My favourite way to serve this is with a superfood salsa. Truly there must be very few plates as good for you as this and still so utterly delicious and satisfying. It’s the sort of dish that you can make you feel both sated and smug; a rather wonderful combination.
The recipe below will serve 4 as a starter or 2 for a generous lunch. Punchy flavours are always more sustaining and leave you feeling fuller than anything bland so if you are trying to do the right thing but your taste buds are demanding attention too then this is the dish for you. Eaten al fresco with a crisp glass of rosé there is little to beat it.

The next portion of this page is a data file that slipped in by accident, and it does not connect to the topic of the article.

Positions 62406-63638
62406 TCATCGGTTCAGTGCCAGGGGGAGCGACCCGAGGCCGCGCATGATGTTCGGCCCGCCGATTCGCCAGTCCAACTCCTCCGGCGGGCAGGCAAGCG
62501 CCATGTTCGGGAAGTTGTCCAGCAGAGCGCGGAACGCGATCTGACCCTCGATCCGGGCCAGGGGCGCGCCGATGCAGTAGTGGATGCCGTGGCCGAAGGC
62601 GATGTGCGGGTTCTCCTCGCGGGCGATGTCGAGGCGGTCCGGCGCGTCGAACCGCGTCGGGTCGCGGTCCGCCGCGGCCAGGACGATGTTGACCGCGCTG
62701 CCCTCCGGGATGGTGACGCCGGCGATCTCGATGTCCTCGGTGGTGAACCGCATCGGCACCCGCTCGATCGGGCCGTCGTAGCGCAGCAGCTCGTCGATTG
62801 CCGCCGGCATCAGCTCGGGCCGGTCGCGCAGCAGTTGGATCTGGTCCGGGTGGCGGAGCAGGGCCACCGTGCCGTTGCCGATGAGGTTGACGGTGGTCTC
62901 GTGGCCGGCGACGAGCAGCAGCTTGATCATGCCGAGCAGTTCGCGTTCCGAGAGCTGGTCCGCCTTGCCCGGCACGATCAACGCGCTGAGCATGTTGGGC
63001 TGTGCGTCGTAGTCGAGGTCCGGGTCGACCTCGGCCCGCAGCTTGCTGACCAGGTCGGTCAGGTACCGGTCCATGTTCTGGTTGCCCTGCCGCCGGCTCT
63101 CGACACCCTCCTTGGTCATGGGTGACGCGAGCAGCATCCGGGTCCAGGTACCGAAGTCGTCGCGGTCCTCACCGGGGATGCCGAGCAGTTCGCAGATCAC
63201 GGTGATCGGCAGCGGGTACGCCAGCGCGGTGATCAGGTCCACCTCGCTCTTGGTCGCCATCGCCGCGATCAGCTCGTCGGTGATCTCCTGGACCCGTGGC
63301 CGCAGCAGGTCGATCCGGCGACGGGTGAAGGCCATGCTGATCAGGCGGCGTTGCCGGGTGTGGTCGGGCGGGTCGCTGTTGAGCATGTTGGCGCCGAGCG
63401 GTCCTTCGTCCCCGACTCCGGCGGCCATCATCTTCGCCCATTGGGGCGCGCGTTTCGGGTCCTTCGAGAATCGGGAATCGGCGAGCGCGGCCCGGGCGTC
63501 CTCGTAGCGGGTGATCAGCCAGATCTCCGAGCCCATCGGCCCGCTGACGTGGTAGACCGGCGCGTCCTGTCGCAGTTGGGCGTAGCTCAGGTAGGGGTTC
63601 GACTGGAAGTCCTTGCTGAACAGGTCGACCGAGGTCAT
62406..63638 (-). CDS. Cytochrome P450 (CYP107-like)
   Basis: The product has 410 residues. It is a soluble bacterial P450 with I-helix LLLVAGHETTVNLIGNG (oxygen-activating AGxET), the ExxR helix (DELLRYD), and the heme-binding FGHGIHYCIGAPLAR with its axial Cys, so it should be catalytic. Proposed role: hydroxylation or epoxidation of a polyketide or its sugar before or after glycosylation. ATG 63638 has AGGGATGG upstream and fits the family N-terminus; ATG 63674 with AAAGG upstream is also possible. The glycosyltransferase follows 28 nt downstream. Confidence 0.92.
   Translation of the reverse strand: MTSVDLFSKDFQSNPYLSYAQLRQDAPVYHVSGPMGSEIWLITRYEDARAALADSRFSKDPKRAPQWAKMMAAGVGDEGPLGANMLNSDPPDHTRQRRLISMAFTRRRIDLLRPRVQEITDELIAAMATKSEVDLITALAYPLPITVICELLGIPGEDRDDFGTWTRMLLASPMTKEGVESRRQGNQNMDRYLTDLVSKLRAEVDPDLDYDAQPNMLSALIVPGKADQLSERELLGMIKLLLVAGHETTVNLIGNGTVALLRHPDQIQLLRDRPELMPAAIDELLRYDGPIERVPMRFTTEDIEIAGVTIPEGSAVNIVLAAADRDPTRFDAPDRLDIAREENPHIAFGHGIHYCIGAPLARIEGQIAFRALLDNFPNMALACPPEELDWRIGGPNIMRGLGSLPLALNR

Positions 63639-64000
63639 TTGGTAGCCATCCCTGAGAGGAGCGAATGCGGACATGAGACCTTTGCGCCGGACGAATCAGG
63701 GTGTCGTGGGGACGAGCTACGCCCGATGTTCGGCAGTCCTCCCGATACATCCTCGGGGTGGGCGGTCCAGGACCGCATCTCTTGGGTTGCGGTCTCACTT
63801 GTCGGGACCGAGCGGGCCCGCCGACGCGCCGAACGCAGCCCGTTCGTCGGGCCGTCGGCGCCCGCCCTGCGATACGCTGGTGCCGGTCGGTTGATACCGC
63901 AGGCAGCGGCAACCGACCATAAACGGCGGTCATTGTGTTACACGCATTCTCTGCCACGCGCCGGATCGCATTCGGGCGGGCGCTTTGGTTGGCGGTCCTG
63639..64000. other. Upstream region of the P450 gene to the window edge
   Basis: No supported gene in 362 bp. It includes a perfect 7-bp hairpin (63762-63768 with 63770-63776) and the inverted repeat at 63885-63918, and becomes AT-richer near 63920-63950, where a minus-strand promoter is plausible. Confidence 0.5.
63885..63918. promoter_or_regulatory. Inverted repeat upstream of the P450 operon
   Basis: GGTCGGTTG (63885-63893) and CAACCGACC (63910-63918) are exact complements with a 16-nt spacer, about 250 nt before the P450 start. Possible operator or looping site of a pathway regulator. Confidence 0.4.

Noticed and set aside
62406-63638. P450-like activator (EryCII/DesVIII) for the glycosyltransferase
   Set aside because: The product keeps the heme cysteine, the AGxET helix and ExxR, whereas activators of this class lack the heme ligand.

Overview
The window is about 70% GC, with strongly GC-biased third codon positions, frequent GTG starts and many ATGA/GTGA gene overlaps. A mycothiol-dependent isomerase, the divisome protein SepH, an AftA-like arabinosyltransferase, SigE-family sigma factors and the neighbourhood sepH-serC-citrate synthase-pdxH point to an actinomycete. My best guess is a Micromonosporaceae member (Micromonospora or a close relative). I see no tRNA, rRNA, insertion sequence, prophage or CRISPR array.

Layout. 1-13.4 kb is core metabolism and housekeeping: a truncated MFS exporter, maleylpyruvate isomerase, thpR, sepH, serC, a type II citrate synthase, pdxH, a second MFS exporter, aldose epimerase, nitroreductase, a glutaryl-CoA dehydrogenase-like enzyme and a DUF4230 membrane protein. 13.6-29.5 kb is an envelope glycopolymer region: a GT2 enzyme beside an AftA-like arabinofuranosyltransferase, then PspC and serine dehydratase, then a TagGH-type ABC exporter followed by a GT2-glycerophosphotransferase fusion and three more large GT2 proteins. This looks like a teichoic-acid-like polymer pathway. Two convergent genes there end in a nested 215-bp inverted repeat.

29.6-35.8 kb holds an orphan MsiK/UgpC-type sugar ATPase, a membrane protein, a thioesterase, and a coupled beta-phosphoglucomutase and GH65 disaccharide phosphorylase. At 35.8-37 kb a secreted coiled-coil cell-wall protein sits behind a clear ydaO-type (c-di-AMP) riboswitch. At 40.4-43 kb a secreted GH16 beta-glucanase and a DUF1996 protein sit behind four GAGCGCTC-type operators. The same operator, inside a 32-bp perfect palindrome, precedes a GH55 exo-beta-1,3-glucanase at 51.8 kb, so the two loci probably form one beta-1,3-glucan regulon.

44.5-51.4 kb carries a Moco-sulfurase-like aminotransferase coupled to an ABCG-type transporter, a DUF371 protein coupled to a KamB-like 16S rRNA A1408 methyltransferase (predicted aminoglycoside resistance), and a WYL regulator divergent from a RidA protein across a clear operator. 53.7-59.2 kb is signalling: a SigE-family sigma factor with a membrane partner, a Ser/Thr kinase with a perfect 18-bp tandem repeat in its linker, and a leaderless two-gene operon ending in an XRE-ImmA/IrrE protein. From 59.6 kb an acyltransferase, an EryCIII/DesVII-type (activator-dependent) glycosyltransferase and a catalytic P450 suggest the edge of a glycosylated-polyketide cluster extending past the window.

Mackerel with superfood salsa recipe
Serves 2 or 4
2 whole mackerel, filleted and pin boned
1 avocado, diced
2 plum tomatoes, skinned, deseeded and diced
80g watercress, picked
½ red onion, finely chopped
Salt and black pepper
- Make the salsa by very simply combining the avocado, tomatoes, watercress and red onion. Season generously with salt and then add lime juice to taste. You can add some good quality oil as well if you like but I usually prefer to leave it with a very clean tasting finish.
- Cook the mackerel fillets, skin side only, on the BBQ or under the grill. For the latter, get your grill as hot as possible and cook for 3 or 4 minutes only, until the flesh is only just cooked.
- For a very elegant and super healthy starter or lunch dish, put a generous spoonful of salsa onto each plate and top with a mackerel fillet. Finish with a grinding of black pepper and add a lime quarter to each plate to make it look even prettier.